Honey bees generally require little care, that is, if the colony is healthy and well-established. The hives on American University’s campus are two and three months and some have hive beetles (a pest that can drive bees to swarm); Beeyonce, on the roof of the School of International Service, was installed May 23 and Bee Arthur and The Golden Girls and Obee-Wan, near the Watkins Building, were installed in late June.
Amateur beekeeper and International Development Assistant Professor Eve Bratman and her apprentice, international development master’s student Lindsay Booth, have been spending a great deal of their free time tending to the 120,000 bees in their care.
Funded by 32 members of a honey co-op, made up of individuals curious about the project, Bratman plans to garner honey—up to 40 pounds per hive per year—but more importantly, use the hives as a teaching tool, not only for AU students, but also interested members of the surrounding community.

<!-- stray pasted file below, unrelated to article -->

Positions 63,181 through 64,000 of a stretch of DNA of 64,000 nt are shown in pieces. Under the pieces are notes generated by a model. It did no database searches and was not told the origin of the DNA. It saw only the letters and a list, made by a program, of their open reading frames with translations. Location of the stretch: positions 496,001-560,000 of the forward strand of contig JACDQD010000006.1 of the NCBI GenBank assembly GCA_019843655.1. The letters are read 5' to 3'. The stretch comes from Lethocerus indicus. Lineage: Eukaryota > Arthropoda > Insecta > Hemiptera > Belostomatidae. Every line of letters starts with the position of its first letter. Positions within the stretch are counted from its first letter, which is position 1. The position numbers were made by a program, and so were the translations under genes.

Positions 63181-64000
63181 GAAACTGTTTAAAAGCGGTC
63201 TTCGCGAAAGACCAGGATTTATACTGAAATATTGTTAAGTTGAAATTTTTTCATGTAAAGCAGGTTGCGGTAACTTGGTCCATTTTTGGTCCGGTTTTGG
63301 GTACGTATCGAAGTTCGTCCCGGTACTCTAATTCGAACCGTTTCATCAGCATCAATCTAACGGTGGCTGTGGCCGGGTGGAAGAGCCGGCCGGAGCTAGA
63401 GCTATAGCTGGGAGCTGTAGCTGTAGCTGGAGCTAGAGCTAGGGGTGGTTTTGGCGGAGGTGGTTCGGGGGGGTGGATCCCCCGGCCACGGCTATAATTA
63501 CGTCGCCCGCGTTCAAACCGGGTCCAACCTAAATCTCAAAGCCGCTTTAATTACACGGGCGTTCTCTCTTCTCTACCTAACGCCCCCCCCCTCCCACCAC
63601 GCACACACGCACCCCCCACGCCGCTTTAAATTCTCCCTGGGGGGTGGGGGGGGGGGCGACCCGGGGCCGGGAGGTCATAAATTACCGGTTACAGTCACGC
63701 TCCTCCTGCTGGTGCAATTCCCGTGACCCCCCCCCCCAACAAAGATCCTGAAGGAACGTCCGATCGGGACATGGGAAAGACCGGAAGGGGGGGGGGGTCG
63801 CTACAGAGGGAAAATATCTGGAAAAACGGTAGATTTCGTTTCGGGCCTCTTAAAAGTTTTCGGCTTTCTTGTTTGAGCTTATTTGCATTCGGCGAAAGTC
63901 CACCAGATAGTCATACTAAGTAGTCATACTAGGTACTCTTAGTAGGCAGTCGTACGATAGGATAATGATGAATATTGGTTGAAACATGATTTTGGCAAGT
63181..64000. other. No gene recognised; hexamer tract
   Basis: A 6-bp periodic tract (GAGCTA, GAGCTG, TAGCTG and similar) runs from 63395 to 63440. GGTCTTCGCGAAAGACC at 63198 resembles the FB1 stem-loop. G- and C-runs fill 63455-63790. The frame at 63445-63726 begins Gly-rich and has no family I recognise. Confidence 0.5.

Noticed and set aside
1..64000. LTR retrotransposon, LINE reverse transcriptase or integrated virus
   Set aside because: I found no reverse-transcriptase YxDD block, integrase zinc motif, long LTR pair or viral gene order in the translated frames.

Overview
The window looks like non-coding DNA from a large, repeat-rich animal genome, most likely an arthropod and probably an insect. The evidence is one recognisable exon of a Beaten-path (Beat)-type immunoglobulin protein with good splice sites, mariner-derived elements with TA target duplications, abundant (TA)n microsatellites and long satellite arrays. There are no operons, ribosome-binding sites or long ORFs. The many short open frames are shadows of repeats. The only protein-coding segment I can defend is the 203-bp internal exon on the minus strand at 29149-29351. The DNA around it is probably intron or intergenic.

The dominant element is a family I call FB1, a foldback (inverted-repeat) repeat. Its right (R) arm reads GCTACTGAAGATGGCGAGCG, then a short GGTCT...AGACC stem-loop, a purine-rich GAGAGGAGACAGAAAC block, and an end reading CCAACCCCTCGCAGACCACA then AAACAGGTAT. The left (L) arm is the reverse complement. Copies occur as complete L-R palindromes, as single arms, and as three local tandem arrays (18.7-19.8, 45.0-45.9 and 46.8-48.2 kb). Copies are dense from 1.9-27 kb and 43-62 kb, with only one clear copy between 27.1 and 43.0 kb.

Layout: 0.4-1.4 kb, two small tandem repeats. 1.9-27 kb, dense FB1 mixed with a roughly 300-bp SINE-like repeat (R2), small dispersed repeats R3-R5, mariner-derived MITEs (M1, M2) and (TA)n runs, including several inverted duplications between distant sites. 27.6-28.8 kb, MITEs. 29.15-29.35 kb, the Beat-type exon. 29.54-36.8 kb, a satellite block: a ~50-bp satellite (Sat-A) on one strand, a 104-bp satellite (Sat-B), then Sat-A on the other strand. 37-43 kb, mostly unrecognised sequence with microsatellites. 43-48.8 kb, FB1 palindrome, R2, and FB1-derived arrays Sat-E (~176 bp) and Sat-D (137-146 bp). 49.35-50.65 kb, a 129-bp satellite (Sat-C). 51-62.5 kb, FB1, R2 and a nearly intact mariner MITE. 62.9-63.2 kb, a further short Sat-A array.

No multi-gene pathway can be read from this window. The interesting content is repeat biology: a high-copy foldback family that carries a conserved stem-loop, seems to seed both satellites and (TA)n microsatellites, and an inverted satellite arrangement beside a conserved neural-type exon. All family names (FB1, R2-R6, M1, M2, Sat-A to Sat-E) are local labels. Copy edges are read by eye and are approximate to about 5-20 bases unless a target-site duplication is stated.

Despite concerns about having the bees in such close proximity to faculty, staff, and students, Bratman and Booth are confident that there is little risk and that campus will come to embrace the benefits the bees provide. As the colonies become increasingly self-sufficient and honey collection season looms, AU’s resident beekeepers are brainstorming ways to expand the initiative, including seeking out a restaurant to sponsor a hive.